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A Single Pearl

Overview


In a vast ocean, a single grain of sand seems hopelessly small and unimportant.
But over time, the sand begins to change. Layer by layer, it grows and transforms. Its beauty starts to shine.

Exquisitely crafted by an award-winning author-illustrator team, this luminous, uplifting story reminds us of the amazing capacity for change within ...
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Overview


In a vast ocean, a single grain of sand seems hopelessly small and unimportant.
But over time, the sand begins to change. Layer by layer, it grows and transforms. Its beauty starts to shine.

Exquisitely crafted by an award-winning author-illustrator team, this luminous, uplifting story reminds us of the amazing capacity for change within us all.
Read More Show Less

Editorial Reviews

Publishers Weekly
Inspired by a Persian poem, this resonant book from the creators of Albert follows a grain of sand’s metamorphosis into a pearl. Napoli’s lyrical narrative imbues the tiny grain with emotions. When it becomes lodged in an oyster, it “would have curled in despair, if sand could curl.” And as the oyster coats it with shiny layers over the years, forming a shimmering pearl, the grain of sand “felt more and more alone and lost.” The melancholy tone lightens considerably after a diver plucks the oyster from the ocean floor and sells the pearl to a prince; he gives it to his wife, who later passes it on to her daughter. The princess treasures the pearl, and the grain of sand finally feels it has reached “home.” LaMarche’s acrylic and colored pencil illustrations effectively dramatize a remarkable natural transformation and demonstrate a striking sense of light, whether in sunlight filtering down to the seabed or the moonlight under which the princess dances. Although chiefly a story about finding purpose, Napoli’s writing gently informs, with subtle details about oysters, fishing, and the creation of pearls. Ages 3–7. (June)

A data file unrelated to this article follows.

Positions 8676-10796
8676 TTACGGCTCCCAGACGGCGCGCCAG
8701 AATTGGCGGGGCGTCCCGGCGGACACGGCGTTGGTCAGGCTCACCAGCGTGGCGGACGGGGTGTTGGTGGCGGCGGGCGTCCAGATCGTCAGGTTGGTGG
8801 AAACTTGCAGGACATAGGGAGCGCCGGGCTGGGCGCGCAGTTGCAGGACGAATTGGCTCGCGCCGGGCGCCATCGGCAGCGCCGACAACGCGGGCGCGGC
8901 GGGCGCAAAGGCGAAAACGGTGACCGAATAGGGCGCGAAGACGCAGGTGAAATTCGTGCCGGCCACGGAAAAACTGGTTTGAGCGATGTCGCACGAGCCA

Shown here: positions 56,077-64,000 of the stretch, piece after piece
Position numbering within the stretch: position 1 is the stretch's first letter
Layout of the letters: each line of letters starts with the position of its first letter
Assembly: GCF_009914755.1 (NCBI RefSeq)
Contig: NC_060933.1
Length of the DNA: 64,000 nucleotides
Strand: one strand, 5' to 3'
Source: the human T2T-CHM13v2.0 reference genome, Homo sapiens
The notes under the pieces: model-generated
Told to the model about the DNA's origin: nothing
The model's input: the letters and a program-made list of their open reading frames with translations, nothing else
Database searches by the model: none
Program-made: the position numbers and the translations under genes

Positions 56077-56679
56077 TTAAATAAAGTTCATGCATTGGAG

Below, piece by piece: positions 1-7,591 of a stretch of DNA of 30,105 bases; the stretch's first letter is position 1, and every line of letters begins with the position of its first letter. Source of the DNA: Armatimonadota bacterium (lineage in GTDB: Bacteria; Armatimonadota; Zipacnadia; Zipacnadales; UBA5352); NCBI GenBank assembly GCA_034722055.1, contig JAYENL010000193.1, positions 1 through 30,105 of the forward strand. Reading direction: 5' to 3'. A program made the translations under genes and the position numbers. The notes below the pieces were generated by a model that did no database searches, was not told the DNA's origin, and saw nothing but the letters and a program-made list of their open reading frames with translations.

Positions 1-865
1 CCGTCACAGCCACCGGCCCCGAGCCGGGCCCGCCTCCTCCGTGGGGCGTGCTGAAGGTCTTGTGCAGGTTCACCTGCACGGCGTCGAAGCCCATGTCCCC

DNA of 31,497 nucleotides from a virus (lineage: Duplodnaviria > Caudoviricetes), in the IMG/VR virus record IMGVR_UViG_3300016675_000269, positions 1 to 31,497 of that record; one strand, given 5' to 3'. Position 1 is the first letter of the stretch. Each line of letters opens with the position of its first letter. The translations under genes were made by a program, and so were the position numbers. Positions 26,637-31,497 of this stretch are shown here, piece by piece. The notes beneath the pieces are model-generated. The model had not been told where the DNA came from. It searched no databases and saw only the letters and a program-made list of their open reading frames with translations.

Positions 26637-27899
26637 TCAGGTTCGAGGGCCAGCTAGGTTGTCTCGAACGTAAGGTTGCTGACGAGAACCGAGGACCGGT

From the Publisher
Based on a medieval Persian poem, this story of discovering self-worth is told through the emotional journey of a lowly grain of sand. It falls to the bottom of the sea, feeling alone and worthless and ends up in an oyster shell, where it becomes an irritant to its host. But when a diver discovers the oyster and the beautiful pearl inside, everything changes. The pearl is set in the necklace of a beloved daughter, bringing joy and laughter to her and the tiny grain of sand at the pearl's heart. The illustrations move from muted pastels of the sea to warm golden tones once the gem enters the world of humans. The acrylics and colored pencils give fluidity to each drawing; there are no hard edges here. Even as the grain of sand feels lost and alone, his world swirls with life and beauty. This is a thoughtful reminder that everything matters.- Edie Ching—Booklist Online